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Gaza organization recruits men to fight for women's rights

In an interview with Al-Monitor, the Women's Affairs Center director Amal Siyam talked about the political, social and economic obstacles women face in the Gaza Strip and the novel approach the center is taking to help them.

GAZA CITY, Gaza Strip — Despite efforts by women's rights organizations in the Gaza Strip to fight for their rights, empower them and change societal views of women as dependent beings, the director of the Women's Affairs Center in the Gaza Strip, Amal Siyam, said, “The process of developing the rights of women in Palestinian society is quite slow, as the community continues to hold onto customs and traditions that give men control and guardianship over women in most aspects of their lives.” She added that women's rights organizations have begun to directly target and confront men, instead of focusing only on helping women regain societal rights.

The Women's Affairs Center, established in 1991 in the Gaza Strip, plays a leading role in empowering women and promoting gender equality. The center’s main objective is threefold: develop women’s capacities, promote fact-based decision-making processes, enhance the local community’s view of women's rights and achieve gender equality.

The center’s programs and projects serve women in marginalized positions, housewives, university students and women who have been victims of violence or whose rights have been violated. It focuses its efforts on deep-rooted problems in Palestinian society such as child marriage, denial of women's inheritance, domestic violence and divorce issues like child custody. It also aims to train women to achieve economic independence.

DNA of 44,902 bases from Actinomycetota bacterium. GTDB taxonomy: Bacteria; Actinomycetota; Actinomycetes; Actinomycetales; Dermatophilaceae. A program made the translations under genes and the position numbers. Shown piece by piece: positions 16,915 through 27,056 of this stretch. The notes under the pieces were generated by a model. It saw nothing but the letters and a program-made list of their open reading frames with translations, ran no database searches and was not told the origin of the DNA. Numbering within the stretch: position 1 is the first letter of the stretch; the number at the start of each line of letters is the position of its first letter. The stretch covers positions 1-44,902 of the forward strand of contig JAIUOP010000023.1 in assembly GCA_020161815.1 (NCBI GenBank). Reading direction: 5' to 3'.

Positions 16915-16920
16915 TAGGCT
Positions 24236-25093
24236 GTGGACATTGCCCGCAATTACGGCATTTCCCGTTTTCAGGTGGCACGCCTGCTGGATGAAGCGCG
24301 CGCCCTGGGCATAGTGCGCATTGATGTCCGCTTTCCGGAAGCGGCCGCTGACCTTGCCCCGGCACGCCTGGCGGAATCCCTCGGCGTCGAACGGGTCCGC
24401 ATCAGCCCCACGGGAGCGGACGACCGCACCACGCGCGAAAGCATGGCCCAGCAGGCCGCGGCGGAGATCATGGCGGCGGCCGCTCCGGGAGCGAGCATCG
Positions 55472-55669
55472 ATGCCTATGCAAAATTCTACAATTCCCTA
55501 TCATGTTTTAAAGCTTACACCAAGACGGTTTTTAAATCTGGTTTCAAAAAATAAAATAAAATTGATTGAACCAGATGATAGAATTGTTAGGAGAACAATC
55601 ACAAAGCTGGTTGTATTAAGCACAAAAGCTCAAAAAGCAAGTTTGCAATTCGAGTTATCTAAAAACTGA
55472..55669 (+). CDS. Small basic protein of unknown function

The center receives financial support for its projects from international development institutions such as Catholic Relief Services, the Swedish organization Kvinna till Kvinna and ActionAid, which is headquartered in South Africa.

Siyam, who has headed the Women's Affairs Center since 1997, finished a master's degree in business administration from Al-Azhar University in 2010. In an interview with Al-Monitor in her office in Gaza City, Siyam spoke about the main problems and obstacles that women's rights face in the Gaza Strip.

The text of the interview follows:

Al-Monitor:  What are the most important projects that you think women in Gaza need for a better future? Is it possible to say that efforts to empower women should be in partnership with men? What does the center do in this regard?

Siyam:  The center's main projects address the basic needs of Gaza’s women, their problems and their concerns, which are mainly related to social, political and economic problems, as the unemployment rate in Gaza has reached 41%. This [situation] has created many problems for women, including finding a job and competing with men for positions. In other words, women cannot get a sense of independence, which is why they feel the need to remain dependent on men.

Economic problems often lead to social problems. When the man of the house is unemployed, he pushes his daughters to marry young or forces them to drop out of school at a young age to start working in substandard jobs in order to help support the family. In addition, women face other problems like being denied their inheritance and their rights to divorce, while men continue to control their future, especially with regard to education and marriage.